The history and evolution of sanctions and the broader national security challenges that are faced by the world are important to understand. As necessary and useful measures in situations where states adopt policies that violate their international obligations and endanger community values, international sanctions have been the subject of intermittent public and scholarly debate for over 60 years.
The History and Evolution of Sanctions
The League of Nations Covenant, and the United Nations Charter directed sanctions at the unlawful use of force. United Nations context sanctions have also been linked to the defense of human rights, but until 1979 few instances of the use of sanctions were on the record. The short list included League of Nations sanctions against Italy from 1935-36, UN sanctions against Zimbabwe from the year 1966 to 1979, and an arms embargo against South Africa, since the year 1977.
In the past three years, western governments have imposed penalties against Iran, the Soviet Union, Poland, and Argentina. These cases provided a wealth of new material to analyze the efficacy of economic sanctions in achieving their goals. They also raised questions about trends, and patterns particularly the extent to which these measures can be said to have an authoritative status, and support community values.
After the incident of September 11, 2001, sanctions including economic and financial sanctions became a tool of first resort to address a range of threats to the national security, foreign policy, and economy of the US.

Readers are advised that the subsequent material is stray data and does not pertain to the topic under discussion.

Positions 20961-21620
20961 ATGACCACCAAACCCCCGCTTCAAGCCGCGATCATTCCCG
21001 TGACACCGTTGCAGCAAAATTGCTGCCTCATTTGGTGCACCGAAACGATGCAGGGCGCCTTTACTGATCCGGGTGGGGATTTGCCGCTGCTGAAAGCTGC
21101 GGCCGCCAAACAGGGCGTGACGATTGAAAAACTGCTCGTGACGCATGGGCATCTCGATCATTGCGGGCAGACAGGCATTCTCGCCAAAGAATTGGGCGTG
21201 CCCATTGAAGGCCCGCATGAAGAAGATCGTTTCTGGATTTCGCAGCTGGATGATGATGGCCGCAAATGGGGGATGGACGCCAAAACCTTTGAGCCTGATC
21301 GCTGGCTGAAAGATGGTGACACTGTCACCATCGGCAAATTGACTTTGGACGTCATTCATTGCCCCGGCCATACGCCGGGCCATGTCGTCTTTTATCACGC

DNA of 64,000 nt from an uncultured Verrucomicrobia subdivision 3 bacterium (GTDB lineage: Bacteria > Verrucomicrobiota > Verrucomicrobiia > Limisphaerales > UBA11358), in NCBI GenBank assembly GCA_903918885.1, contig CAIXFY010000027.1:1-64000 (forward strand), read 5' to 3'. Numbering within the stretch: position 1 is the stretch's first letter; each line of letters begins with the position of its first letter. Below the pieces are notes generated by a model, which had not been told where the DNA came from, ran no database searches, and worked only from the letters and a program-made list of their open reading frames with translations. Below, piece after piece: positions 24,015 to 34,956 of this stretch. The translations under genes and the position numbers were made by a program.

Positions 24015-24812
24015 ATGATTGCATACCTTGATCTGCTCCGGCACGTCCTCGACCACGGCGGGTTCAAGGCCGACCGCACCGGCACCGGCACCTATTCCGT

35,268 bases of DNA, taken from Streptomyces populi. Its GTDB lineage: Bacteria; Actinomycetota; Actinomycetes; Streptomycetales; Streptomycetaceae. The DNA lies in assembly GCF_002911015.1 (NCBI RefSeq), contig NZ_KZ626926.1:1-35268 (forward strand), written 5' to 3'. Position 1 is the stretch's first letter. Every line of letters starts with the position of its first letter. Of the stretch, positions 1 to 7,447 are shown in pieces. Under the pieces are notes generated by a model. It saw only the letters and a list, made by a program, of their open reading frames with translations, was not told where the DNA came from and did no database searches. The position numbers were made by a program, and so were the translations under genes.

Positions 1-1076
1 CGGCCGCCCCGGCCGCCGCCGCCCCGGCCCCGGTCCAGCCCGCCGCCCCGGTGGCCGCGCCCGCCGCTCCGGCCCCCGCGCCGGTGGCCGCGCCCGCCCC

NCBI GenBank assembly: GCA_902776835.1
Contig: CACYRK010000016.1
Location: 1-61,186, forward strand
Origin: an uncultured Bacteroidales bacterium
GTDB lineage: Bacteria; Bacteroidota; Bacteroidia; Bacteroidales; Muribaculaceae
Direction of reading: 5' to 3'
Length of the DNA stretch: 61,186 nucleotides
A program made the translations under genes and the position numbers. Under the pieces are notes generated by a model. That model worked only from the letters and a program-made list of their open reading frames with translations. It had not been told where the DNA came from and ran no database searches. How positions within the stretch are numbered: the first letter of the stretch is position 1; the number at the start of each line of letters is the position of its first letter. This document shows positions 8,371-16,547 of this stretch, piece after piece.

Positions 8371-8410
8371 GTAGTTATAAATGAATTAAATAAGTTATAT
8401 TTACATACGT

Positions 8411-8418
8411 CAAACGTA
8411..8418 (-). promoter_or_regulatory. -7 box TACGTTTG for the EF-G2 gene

This tool rests on the formidable strength of, and trust in, the U.S. financial system and currency. Sanctions allow U.S. policymakers to impose a material cost on adversaries to deter behavior that undermines US national security and signal a clear policy stance. Work on sanctions is conducted in close partnership with other parts of the Executive Branch, in particular, the Department of State and the National Security Council (NSC), which lead the formulation of the foreign policy and strategic goals that sanctions serve, as well as the Department of Justice.
Over 20 years, different sanctions are successfully employed, to address various national security challenges, such as:
- Preventing Iran from using the international financial system, and commercial markets to generate revenue through oil sales and other activities that support its nuclear and ballistic missile proliferation and support for terrorist activities. These sanctions pushed Iran to the negotiating table on its nuclear program in 2015.
- Protecting tens of billions of dollars in Libyan assets from misappropriation by former government officials following civil unrest and the fall of the Qadhafi regime in the year 2011.
- Designating over 1,600 terrorist individuals and entities since the 9/11 incident, targeting, exposing, and undermining the group of terrorists.
The methods used to enforce sanctions have evolved significantly over the past couple of decades, but the nature of sanctions has remained fundamentally the same. One of the first recorded instances of sanctions dates back to the fifth century before Christ. With the Megarian Decree in 432 BC, the Athenians levied economic sanctions, banning citizens of Megara from accessing markets in the Athenian empire. There were a few reports that Megarian citizens suffered starvation, and some believe these sanctions led to the outbreak of the Second Peloponnesian War.
For most of history, sanctions involved governments choosing tto block or embargo trade intended for another nation physically. Sanctions began to evolve to their current state near the end of the 19th century. Within Europe, peace societies began to discuss the evils of war and pacifist alternatives. Sanctions were considered an alternative to war.